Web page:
Basics of Forensics Log Analysis

balaji
By balaji

October 17, 2009

Often we hear about security incidents occurring in the world around us. Recently a PCIDSS complaint organization in US got hacked. Analyzing such an incident to discover its root cause and to find evidence to prove it is known as Forensic Analysis. Simply put, Forensics is all about discovering how, who, when and where of an incident.

forensic-log-analysis.jpg

Often we hear about security incidents occurring in the world around us. Recently a PCIDSS complaint organization in US got hacked. Analyzing such an incident to discover its root cause and to find evidence to prove it is known as Forensic Analysis. Simply put, Forensics is all about discovering how, who, when and where of an incident.

Forensics is done for various purposes with different goals:

  • Establishing the evidence of a crime / hack
  • Data recovery in case of unexpected events
  • Finding the vulnerability which allowed a hack
  • Tracking the activities of an employee

Log Analysis is an important part of Forensics. While analyzing an incident, it is very important to be clear in your goal. Collect the logs according to your needs. There may be various types of logs, which might not be useful for the incident under analysis. So, it is very important to understand the goal and collect appropriate logs.

Some logs which should be collected are listed below:

For Windows Operating System

  • Save the application logs from the event viewer.
  • Save the security logs from the event viewer.
  • Save the system logs from the event viewer.

For Linux Operating System

  • /var/log/message: For general message and system related stuff
  • /var/log/auth.log: Authenication logs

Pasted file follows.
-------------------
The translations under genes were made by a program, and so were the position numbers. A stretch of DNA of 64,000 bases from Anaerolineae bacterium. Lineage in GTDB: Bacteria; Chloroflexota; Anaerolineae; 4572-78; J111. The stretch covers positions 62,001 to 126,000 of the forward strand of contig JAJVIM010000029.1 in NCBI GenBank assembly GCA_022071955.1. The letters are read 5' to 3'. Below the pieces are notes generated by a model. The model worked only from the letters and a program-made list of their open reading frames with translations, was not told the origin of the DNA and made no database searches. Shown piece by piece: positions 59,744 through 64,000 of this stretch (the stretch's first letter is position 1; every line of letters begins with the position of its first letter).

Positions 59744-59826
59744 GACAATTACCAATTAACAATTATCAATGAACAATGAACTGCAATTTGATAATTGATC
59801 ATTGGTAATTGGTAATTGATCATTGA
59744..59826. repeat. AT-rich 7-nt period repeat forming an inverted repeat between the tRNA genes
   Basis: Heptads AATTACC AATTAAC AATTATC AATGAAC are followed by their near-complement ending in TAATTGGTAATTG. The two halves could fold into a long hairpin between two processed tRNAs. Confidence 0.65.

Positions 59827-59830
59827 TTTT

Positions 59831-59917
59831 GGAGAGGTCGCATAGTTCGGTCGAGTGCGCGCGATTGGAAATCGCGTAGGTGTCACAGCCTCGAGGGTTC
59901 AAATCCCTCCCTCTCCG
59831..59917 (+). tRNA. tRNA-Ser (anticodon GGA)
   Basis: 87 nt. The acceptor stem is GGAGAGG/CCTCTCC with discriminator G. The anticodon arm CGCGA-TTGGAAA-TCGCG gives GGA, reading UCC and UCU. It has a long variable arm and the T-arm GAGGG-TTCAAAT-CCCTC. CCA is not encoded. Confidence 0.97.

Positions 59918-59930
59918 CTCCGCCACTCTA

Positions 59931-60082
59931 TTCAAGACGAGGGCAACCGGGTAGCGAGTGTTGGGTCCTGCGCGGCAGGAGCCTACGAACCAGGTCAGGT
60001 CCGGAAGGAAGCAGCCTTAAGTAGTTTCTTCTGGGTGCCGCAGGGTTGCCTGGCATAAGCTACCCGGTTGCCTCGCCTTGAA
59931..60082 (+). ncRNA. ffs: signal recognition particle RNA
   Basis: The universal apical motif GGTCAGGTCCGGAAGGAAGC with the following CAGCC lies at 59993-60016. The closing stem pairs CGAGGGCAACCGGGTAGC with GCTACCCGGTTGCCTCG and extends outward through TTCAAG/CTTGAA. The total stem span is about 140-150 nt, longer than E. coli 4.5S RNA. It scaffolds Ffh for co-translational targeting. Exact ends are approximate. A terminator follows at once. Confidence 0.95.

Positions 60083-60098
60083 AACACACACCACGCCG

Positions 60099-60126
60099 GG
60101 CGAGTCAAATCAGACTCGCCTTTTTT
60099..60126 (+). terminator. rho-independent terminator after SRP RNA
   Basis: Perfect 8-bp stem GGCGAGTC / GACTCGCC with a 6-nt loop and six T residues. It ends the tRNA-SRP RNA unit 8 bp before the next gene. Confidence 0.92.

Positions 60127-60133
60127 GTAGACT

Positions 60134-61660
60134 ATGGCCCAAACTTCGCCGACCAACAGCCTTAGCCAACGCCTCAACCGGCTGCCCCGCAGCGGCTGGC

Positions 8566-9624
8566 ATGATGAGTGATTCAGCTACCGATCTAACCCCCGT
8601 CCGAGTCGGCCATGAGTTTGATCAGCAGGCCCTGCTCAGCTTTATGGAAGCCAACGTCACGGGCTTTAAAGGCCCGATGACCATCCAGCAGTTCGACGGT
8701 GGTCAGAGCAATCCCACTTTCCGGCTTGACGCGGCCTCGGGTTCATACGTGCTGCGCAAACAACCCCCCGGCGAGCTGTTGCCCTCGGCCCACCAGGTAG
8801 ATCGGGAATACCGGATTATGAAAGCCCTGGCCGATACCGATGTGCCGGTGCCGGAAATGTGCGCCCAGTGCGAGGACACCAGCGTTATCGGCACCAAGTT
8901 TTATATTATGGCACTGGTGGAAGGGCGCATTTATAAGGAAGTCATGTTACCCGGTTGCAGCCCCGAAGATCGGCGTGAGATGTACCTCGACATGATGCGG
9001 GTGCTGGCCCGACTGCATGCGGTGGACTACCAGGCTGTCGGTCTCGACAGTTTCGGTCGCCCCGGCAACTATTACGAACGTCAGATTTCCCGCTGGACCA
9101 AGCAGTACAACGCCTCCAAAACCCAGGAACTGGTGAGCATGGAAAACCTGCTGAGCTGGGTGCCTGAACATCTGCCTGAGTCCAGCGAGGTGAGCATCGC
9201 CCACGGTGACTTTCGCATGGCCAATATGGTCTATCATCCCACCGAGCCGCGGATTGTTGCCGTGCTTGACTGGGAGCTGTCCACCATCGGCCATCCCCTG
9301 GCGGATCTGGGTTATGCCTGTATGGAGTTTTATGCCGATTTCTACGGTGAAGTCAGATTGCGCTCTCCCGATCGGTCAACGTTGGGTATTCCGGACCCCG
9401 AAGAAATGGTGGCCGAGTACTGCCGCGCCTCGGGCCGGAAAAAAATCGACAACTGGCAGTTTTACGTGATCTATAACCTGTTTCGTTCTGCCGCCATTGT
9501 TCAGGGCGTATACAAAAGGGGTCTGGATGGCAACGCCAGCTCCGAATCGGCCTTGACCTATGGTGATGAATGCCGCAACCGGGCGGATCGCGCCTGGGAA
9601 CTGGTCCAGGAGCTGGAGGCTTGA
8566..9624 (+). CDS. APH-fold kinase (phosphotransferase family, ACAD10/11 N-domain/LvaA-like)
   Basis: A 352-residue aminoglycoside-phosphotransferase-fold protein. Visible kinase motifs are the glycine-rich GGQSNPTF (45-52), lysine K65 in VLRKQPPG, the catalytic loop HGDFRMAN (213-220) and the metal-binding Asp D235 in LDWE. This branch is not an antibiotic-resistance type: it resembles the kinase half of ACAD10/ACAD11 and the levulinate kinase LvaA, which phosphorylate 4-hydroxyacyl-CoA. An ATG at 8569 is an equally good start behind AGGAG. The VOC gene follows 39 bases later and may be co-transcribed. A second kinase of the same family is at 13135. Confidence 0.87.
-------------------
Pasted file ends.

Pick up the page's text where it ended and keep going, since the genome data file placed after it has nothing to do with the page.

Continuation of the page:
• /var/log/kern.log: Kernel logs
  • /var/log/boot.log : System boot log
  • /var/log/utmp or /var/log/wtmp : Login records file

Other logs can be collected depending on the incident under analysis

  • In case of a network hack, collect logs of all the network devices lying in the route of the hacked device and the perimeter router (ISP router). Firewall rulebase may also be required in this case.
  • In case it is an unauthorized access, save the web server logs, application server logs, application logs, router or switch logs, firewall logs, database logs, IDS logs etc. This case we have to ensure that where-ever an authorization is present, we collect the log.
  • Incase of a Trojan / Virus / Worm attack, save the antivirus logs apart from the event logs (pertaining to the antivirus).

Also, there are certain things that should be avoided, such as:

  • Rebooting/formatting the infected system before obtaining the logs.
  • Cleaning/modifying/carrying out any activity on the infected machine, until the forensic analysis is completed.
  • Deleting/modifying any type of logs. This might destroy the evidence, present there.
  • Carrying out any activity that might modify the logs.
  • Hiding anything from Incident Response team.

Done with log collection, what next??

Now the collected logs have to be analyzed. Log Analysis can either be done manually or with the help of log analysis tools. There are several free and paid tools available for Log Analysis. These tools are very helpful. They take raw data as input and present the data in human readable format. These days Log Analysis tools support all types of formats of logs. A single tool can take Symantac Antivirus Logs, CISCO router logs, Windows event / security logs etc. for analysis.

Now apply various filters to the data presented by the tool, according to your needs and goal. These filters remove the unwanted data, and hence you can focus your analysis on the remaining data. Proceed ahead this way until the desired goal is achieved.

Thus, by combination of your manual analysis approach and the help of tools, a Forensic analysis can be done in an efficient way.


Tags: Technical

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